I am in the kind of mood when it’s hard to remember anything that has happened. I spent the morning at the hospital, having my heel radiotherapised, then waiting ages in a very square, very English pharmacy for my allotment of steroids. the hospital seemed to be full of magazines about the ‘new North East’ full of adverts for laminated flooring, or National Trust brochures. They told me in the radiotherapy place that they’d thrown away the mask of my face, which was a disappointment, as I had wanted to make it into a lampshade. My heel wasn’t fixed down with anything and while the machine was buzzing I had an almost uncontrollable longing to jump away from the beam. But then I didn’t. I am always well behaved at the hospital. I make jokes and roll up my sleeve, and do whatever I am asked. I wonder if I will crack one day? Anyway, my consultant warned me of possible flare ups of pain over the next week….(just as I arrive in Budapest, I bet) while the woman in the radiotherapy suite said I wouldn’t have any pain at all. This lead me to thinking about suggestibility. I am sure that if I am told something will hurt, it generally does. I think I am the sort of person who should never be given bad news, or be warned of possible dangers. My brain is so used to imagining things that I think I am too good at it. I think I can make things happen! Eeeek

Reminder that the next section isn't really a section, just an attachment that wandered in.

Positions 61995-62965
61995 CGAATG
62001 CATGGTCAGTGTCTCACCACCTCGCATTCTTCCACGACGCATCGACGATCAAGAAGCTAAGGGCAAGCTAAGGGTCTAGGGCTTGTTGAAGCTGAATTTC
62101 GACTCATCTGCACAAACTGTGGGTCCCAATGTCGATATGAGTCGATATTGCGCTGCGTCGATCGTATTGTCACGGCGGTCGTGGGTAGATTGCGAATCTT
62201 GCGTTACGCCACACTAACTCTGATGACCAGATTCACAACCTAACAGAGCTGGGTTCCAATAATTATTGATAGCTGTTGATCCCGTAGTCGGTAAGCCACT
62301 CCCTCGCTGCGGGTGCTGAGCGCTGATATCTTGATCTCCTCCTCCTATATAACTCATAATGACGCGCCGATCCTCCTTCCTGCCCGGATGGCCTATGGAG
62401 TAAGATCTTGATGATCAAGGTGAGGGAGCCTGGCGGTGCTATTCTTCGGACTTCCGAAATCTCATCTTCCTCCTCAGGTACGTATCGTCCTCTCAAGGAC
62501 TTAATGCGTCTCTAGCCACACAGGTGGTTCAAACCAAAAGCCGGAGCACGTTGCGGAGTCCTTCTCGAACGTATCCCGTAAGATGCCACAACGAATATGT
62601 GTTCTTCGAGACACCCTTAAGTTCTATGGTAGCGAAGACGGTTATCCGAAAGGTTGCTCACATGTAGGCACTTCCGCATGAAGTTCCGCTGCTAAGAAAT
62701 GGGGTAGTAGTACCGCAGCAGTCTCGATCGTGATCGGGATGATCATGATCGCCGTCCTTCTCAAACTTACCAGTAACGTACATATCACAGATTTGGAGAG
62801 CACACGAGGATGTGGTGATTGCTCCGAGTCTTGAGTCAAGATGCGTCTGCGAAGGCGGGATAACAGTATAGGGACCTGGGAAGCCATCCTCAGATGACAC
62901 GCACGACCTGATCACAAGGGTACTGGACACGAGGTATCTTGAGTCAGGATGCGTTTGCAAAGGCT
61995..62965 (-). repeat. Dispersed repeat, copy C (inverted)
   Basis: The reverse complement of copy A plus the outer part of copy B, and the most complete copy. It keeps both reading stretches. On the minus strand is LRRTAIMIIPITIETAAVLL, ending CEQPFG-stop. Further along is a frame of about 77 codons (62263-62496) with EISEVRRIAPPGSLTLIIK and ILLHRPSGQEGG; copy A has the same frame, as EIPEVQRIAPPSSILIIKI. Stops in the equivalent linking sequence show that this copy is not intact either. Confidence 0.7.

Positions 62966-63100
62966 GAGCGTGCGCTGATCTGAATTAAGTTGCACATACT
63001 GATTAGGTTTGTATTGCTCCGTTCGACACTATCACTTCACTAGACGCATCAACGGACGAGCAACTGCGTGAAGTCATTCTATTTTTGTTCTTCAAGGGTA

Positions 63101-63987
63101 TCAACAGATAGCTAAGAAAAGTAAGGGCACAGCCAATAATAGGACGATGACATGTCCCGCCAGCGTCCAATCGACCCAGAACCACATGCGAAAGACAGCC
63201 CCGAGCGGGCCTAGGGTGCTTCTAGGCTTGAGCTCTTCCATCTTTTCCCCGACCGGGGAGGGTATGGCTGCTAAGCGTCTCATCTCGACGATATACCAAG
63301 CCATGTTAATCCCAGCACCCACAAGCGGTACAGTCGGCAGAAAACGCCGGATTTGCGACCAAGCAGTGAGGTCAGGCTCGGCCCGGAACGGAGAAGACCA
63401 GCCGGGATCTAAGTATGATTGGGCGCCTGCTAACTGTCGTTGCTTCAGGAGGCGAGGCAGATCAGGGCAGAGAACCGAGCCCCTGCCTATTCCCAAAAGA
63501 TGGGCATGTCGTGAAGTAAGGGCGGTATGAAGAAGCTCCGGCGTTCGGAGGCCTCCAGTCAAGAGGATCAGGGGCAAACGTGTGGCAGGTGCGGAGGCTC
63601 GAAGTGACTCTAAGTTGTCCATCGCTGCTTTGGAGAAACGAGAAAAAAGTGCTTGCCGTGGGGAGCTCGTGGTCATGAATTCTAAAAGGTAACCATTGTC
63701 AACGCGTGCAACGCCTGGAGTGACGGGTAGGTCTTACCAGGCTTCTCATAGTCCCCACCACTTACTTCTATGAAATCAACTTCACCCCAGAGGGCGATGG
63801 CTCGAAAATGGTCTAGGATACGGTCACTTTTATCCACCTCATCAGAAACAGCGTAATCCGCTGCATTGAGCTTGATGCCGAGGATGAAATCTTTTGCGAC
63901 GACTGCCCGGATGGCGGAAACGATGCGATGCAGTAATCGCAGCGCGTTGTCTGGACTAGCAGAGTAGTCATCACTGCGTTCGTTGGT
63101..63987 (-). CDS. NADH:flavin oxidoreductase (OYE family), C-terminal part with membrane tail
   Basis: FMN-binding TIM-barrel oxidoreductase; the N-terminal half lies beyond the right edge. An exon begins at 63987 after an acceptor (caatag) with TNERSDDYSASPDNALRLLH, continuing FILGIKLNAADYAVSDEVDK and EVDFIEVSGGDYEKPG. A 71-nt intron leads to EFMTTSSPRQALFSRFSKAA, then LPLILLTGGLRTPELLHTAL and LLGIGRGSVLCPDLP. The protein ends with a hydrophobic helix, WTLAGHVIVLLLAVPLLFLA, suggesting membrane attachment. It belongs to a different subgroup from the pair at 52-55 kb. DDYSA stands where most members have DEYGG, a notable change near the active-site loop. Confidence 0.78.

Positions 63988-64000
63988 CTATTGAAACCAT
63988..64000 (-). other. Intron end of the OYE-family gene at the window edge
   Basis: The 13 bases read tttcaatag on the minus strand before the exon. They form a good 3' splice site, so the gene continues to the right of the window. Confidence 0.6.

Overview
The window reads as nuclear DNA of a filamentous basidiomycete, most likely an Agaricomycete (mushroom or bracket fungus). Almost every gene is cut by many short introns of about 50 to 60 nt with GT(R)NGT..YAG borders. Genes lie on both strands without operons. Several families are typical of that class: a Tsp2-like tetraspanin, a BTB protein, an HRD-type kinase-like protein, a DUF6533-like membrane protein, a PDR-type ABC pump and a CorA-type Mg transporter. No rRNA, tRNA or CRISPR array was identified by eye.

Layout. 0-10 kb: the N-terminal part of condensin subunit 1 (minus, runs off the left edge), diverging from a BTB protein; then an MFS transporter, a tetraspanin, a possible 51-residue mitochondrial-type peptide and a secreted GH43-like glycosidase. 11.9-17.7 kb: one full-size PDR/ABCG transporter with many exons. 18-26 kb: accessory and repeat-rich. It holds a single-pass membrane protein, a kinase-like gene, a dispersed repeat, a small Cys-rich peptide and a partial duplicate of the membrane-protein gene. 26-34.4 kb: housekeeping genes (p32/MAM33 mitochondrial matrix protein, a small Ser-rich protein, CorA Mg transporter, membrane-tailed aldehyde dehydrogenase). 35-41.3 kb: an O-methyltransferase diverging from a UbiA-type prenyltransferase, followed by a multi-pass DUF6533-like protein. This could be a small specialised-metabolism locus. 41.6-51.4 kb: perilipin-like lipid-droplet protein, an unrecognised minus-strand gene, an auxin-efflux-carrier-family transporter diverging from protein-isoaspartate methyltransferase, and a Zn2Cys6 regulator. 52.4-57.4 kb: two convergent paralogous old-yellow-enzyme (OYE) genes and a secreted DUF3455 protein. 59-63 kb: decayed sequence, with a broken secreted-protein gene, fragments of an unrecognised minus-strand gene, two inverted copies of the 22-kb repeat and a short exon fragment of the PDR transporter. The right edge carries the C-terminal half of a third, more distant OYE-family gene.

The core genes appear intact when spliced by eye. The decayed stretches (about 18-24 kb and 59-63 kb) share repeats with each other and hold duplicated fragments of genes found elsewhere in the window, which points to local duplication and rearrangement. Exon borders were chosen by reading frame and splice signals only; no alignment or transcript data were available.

Anyway, nothing has happened yet. I am in my lovely room and I’ve just had some sushi, and I am about to start the day’s writing. I went to a place called Saltaire in Shipley (Yorks) yesterday…a old mill and surrounding community that has been made into a brilliant arts centre and museum. I bought a bright red carpet and a lot of bath stuff. It’s a really brilliant place to visit, and there’s so much to look at and think about there, and usually I hate tourism, infact in Budapest I intend to spend the whole time in the Turkish baths or on the furnicular railway (because I like the word).
This week my friend Tom Shakespeare has a one man show on at Live Theatre, which I am looking forward to, talking about his father and his genes.
Apart from the hassle and discomfort of cancer I really like my life at the moment. I love where I live and where I work. I wish I could have sorted it out before!